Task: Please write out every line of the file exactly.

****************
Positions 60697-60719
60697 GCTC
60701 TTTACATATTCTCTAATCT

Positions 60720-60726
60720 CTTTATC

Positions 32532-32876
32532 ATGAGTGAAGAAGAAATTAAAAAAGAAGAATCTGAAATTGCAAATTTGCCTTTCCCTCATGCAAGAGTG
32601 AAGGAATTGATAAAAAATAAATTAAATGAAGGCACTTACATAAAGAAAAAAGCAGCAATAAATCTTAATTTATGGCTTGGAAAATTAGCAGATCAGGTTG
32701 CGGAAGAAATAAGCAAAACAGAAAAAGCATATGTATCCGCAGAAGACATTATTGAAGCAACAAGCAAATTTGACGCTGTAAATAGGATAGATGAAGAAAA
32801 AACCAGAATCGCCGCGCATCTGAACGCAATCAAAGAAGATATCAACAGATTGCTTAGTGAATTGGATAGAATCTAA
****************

Positions 60697-60719
60697 GCTC
60701 TTTACATATTCTCTAATCT

Positions 60720-60726
60720 CTTTATC

Positions 32532-32876
32532 ATGAGTGAAGAAGAAATTAAAAAAGAAGAATCTGAAATTGCAAATTTGCCTTTCCCTCATGCAAGAGTG
32601 AAGGAATTGATAAAAAATAAATTAAATGAAGGCACTTACATAAAGAAAAAAGCAGCAATAAATCTTAATTTATGGCTTGGAAAATTAGCAGATCAGGTTG
32701 CGGAAGAAATAAGCAAAACAGAAAAAGCATATGTATCCGCAGAAGACATTATTGAAGCAACAAGCAAATTTGACGCTGTAAATAGGATAGATGAAGAAAA
32801 AACCAGAATCGCCGCGCATCTGAACGCAATCAAAGAAGATATCAACAGATTGCTTAGTGAATTGGATAGAATCTAA